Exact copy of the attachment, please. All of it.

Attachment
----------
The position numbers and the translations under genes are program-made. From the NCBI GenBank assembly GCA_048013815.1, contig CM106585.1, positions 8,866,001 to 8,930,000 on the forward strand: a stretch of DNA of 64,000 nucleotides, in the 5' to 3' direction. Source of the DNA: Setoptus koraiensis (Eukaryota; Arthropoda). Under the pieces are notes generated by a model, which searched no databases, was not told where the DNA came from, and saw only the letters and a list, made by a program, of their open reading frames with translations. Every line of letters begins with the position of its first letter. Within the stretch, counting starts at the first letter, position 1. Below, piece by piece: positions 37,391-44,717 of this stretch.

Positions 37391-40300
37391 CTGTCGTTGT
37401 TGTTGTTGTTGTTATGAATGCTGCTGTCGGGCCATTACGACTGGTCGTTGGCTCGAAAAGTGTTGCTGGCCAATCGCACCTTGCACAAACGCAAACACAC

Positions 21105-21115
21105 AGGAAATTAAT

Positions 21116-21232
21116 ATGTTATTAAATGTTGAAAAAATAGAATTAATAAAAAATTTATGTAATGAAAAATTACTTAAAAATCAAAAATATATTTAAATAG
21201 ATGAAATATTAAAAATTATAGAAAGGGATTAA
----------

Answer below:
The position numbers and the translations under genes are program-made. From the NCBI GenBank assembly GCA_048013815.1, contig CM106585.1, positions 8,866,001 to 8,930,000 on the forward strand: a stretch of DNA of 64,000 nucleotides, in the 5' to 3' direction. Source of the DNA: Setoptus koraiensis (Eukaryota; Arthropoda). Under the pieces are notes generated by a model, which searched no databases, was not told where the DNA came from, and saw only the letters and a list, made by a program, of their open reading frames with translations. Every line of letters begins with the position of its first letter. Within the stretch, counting starts at the first letter, position 1. Below, piece by piece: positions 37,391-44,717 of this stretch.

Positions 37391-40300
37391 CTGTCGTTGT
37401 TGTTGTTGTTGTTATGAATGCTGCTGTCGGGCCATTACGACTGGTCGTTGGCTCGAAAAGTGTTGCTGGCCAATCGCACCTTGCACAAACGCAAACACAC

Positions 21105-21115
21105 AGGAAATTAAT

Positions 21116-21232
21116 ATGTTATTAAATGTTGAAAAAATAGAATTAATAAAAAATTTATGTAATGAAAAATTACTTAAAAATCAAAAATATATTTAAATAG
21201 ATGAAATATTAAAAATTATAGAAAGGGATTAA